US President Barack Obama is to travel to Florida for a "town hall" meeting that will be the first test of opinion since his State of the Union address.
Mr Obama made job creation the main focus of Wednesday's speech, and will announce $8bn (£5bn) for a national high-speed rail system while in Tampa.
He also said Americans were "hurting" and admitted he had not yet delivered on his election pledge of change.
But Mr Obama defended his healthcare reform efforts and bailout of banks.
Giving the Republican response, Virginia Governor Bob McDonnell said Democratic policies were resulting in unsustainable levels of debt.
On Thursday, the day after his first State of the Union address, Mr Obama will fly with Vice-President Joe Biden to Tampa where they will tour MacDill Air Force Base, which has been used for aid flights to Haiti.
There were solid economic measures in this speech, and how they work out will determine the president's popularity more than his words
Read Mark's thoughts in full
After that the two men will attend a town hall-style meeting at the University of Tampa, where they are expected to be questioned about the economy.
Mr Obama will also use the meeting to announce the $8bn in grants for nationwide high-speed rail projects, which the White House says will create or save thousands of jobs in engineering, manufacturing, planning and maintenance.
Except for the line between Boston and Washington, there are no high-speed rail routes in the US. Thirteen rail corridors in 31 states are to receive funds, but only California's plans call for trains with maximum speeds exceeding 200mph (322km/h).
Congress set aside funding for the rail projects, which Mr Obama said in April would "change the way we travel in America", as part of the $787bn economic stimulus package approved in 2009.
In the State of the Union speech Mr Obama called for new spending and tax cuts that he said would build on the stimulus package and easily push the cost of all stimulus measures since he took office to over $1 trillion.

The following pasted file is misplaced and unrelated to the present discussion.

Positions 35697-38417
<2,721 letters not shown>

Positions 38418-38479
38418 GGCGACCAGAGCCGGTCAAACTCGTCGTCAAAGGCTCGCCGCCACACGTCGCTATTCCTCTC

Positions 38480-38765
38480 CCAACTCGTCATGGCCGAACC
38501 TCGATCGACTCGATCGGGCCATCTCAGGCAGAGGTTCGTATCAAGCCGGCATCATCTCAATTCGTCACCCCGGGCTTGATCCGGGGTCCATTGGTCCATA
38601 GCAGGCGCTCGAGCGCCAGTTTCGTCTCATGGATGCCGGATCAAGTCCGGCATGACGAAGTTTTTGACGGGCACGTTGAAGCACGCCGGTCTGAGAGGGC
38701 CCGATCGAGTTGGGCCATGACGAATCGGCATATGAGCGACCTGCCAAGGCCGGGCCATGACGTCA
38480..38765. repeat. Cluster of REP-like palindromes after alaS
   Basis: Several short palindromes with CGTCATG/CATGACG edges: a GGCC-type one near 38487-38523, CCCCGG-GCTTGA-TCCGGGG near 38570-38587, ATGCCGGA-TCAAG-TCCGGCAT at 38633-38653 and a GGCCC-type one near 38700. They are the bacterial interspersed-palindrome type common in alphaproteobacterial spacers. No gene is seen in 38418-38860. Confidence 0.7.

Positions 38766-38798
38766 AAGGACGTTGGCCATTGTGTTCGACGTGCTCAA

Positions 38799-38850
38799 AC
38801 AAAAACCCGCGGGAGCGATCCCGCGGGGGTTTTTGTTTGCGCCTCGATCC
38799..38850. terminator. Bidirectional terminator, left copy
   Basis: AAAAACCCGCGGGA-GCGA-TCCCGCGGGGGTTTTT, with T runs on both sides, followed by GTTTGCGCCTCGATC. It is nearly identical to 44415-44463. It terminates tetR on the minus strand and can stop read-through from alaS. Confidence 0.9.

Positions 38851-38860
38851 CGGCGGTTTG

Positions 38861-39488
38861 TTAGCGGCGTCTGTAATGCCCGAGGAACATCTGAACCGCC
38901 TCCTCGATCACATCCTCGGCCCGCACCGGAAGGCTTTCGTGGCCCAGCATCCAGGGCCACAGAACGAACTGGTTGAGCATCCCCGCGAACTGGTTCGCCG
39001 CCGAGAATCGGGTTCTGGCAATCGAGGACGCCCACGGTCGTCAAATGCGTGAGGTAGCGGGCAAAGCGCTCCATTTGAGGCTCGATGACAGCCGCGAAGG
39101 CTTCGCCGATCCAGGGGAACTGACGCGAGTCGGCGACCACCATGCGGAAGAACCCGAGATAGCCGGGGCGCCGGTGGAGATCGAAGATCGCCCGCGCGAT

Mr Obama said he had taken office a year ago "amid two wars, an economy rocked by severe recession, a financial system on the verge of collapse, and a government deeply in debt".
US unemployment is improving but millions are still looking for work
"The devastation remains," he added. "One in 10 Americans still cannot find work. Many businesses have shuttered. Home values have declined. Small towns and rural communities have been hit especially hard. For those who had already known poverty, life has become that much harder."
The president said creating jobs had to be his administration's "number one focus in 2010" and said he wanted Congress to pass a jobs bill "without delay".
Mr Obama also defended the controversial series of bank bailouts, saying that although it was "about as popular as root canal... unemployment might be double what it is today" if the government had allowed the meltdown of the financial system.
But he said the budget deficit had to be tackled, and proposed a three-year freeze on spending on part of the domestic budget, excluding Medicare and social security, which would contribute towards $20bn in savings.
"Let's invest in our people without leaving them a mountain of debt."
Republicans said they welcomed the proposed freeze on domestic spending, but warned against the expansion of government.
HAVE YOUR SAY Obama's problem is not with his speech-making. The problem is that his policies have been, to date, a complete failure.
Send us your comments "The circumstances of our time demand that we reconsider and restore the proper, limited role of government at every level," said Gov McDonnell.
The BBC's Richard Lister, in Washington, says it was a sober speech for serious times, primarily devoted to domestic issues.
He says the president talked optimistically about the capacity of the American people to endure hardships, and come through stronger, but at times he also sounded defensive, saying he never suggested he could bring the change he promised all by himself.
Mr Obama's address follows the Democratic Party's loss of a key Senate seat in Massachusetts last week. The result has deprived them of their filibuster-proof 60-seat majority in the Senate and means the Republicans can effectively block Democratic legislation.